Where is Malawi’s Roots Radics?

Well, as I said some weeks ago I will constantly be referring to the West Indies Island of Jamaica when it comes to an example of a highly successful music industry. This will be regardless of its third world status although it is achieving a substantial economic growth.
The Caribbean Sea Island nation is the third most populous Anglophone country in America after the US and Canada with a population of 2.8 million.
Nonetheless, most of the population speak an interesting dialect called Patois pronounced Patwah; a mixture of African, Amerindian, English, Spanish and French languages. This dialect has also dominated the Jamaican music industry.
According to the United Nations Conference on Trade and Development (UNCTAD) the music industry in Jamaica grew at a rate of about 5 percent per year between 1991 and 1996 but in 1997, this translated into nearly US$38.1 billion in legitimate sales of sound recordings, mainly comprising LPs and CDs.

In 2000, sound recordings were estimated at US$39.1 billion globally.

However, by 2005, a clear division emerged between recorded music, which accounted for US$33 billion globally, and a much broader music sector from subscription radio to ring tones worth more than US$100 billion globally – well over three times the market for recorded music.

Partly in response to piracy problems, the live performances segment of the industry has also grown dramatically to account for about US$14 billion in 2005.

A Report called ‘The economic Contribution of Copyright-Based Industries in Jamaica’ prepared by World Intellectual Property Organization (WIPO) says copyright-based industries have emerged as an important part of Jamaica’s economy and society, influencing and transforming it as well as traditional sociology and policy.

It says Copyright output, which has both a marketable and non-marketable “tacit” form, is becoming increasingly important both as an intangible capital resource (input) that is not consumed entirely during its use and as a final consumer good or service.1

It says in music, in the late 1960s and early 1970s, international investors began to cooperate with local investors to develop domestic capital and tacit knowledge, transform domestic comparative advantage, and market the product locally and globally on terms that pushed Bob Marley and the Wailers, in particular, and Jamaican reggae and dancehall, in general, to the forefront of global music.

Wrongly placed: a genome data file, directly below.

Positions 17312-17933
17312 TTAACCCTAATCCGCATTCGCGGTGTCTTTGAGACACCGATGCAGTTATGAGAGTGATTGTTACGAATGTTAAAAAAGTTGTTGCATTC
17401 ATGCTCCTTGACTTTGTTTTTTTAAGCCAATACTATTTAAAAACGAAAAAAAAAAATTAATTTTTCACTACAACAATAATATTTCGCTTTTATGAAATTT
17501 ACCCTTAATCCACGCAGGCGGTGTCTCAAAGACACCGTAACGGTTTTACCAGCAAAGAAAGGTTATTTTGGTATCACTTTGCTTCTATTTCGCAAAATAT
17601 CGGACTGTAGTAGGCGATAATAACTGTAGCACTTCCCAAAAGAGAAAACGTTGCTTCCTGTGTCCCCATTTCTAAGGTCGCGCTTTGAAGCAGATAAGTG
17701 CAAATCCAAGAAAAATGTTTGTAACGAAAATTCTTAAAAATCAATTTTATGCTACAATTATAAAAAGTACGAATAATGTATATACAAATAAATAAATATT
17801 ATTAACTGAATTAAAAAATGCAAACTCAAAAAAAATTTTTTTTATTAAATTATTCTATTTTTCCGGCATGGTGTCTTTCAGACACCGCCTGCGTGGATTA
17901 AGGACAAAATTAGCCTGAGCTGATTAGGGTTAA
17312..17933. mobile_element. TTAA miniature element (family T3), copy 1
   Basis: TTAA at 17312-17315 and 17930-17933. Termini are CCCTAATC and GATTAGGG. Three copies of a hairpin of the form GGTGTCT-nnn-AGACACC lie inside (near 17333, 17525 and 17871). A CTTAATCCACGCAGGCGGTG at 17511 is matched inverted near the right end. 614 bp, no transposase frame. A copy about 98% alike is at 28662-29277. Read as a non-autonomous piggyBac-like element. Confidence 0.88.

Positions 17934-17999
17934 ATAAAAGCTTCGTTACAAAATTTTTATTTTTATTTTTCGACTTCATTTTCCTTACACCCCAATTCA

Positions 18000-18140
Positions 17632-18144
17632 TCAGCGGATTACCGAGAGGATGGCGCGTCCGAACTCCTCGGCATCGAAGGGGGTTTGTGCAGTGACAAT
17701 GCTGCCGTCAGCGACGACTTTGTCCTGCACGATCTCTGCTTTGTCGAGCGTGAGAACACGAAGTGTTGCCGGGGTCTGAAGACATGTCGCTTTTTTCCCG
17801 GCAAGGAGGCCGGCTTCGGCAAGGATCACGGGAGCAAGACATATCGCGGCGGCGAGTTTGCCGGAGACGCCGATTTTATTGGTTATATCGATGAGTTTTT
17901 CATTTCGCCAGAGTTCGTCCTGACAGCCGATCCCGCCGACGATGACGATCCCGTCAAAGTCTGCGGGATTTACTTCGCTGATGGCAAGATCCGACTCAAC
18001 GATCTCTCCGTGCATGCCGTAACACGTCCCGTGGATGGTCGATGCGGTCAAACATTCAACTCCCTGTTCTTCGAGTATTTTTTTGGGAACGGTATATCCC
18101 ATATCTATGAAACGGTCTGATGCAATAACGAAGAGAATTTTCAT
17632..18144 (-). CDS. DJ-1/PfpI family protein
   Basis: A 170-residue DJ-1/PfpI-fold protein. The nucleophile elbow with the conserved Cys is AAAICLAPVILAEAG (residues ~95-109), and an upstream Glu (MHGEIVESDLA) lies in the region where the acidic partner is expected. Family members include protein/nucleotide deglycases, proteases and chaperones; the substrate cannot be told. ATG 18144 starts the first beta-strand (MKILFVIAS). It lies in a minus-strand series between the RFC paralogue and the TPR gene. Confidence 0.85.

One way of ensuring that the industry is vibrant is where there has been division of labour. When one is an instrument player, he will perfect this aspect, the same way as a music distributor or marketer will perfect this art.
In Jamaica when I am a rhythm guitarist for example, I am going to group with other accomplished instrument players to form a band that can be hired out.
The starting point perhaps would be the Wailers Band that backed Bob Marley. While this was being considered as one unit, it was Gregory Isaacs, the late, who brought to the industry a different definition.
He formed a band called ‘The Roots Radics’ which was a composition of accomplished players of instruments.
Drums: Style Scott; Bass: Flabba Holt; Guitar: Eric Bingy Bunny Lamont; Guitar: Dwight Pinkney; Keyboards: Earl Fitzsimmons; Percussion: Style, Flabba, Bingy, Dwight
Roots Radics started formally in 1978 as a group of well known respected artists, brought together by superstar Gregory Isaacs to back his recording endeavours.
The concept of being a ‘group’ really stuck as they continued to back Gregory Isaacs.
And when they further backed Yellow Man ‘Winston Foster’, Eek-A-Mouse,’Ripton Hilton’, Clint Eastwood &General Saint, The Wailing Souls, Don Carlos, Linval Thompson, Frankie Paul, The Meditations, Sugar Minott, Shine head, Culture, Bunny Wailer, Prince Far-I, Adrian Sherwoods, roots Radics became a band for hire.
The Roots Radics special sound is rootsy, heavy and danceable. They are masters of the cool and deadly ‘one-drop’ sound.
In Dub history the Roots Radics were the musicians on a majority of Scientist’s historic productions. Under the pseudonym ‘The Arabs”, they backed Prince Far-I on his most crucial Dub recordings.
As recording artists, on their own merits, the Roots Radics have released records for RAS, Heartbeat, Taboui and Trojan Records.
They are in hot demand by Jamaican record producers and artists such as Bunny Wailer and Barrington Levy and can be heard on countless Jamaican albums.
In Malawi, just to ensure that the industry has to find room of growth, there is need to create a Roots Radics like grouping of the Peter Likhomos and the Dan Sibales of this Malawi music world so that musicians and vocal groups, like Wailing Souls or Israel Vibrations can hire them for live performances or studio sessions.
In so doing, we will be able to start counting, how much our music industry is contributing to the economy of the country.
Feedback: drummingpen@columnist.com


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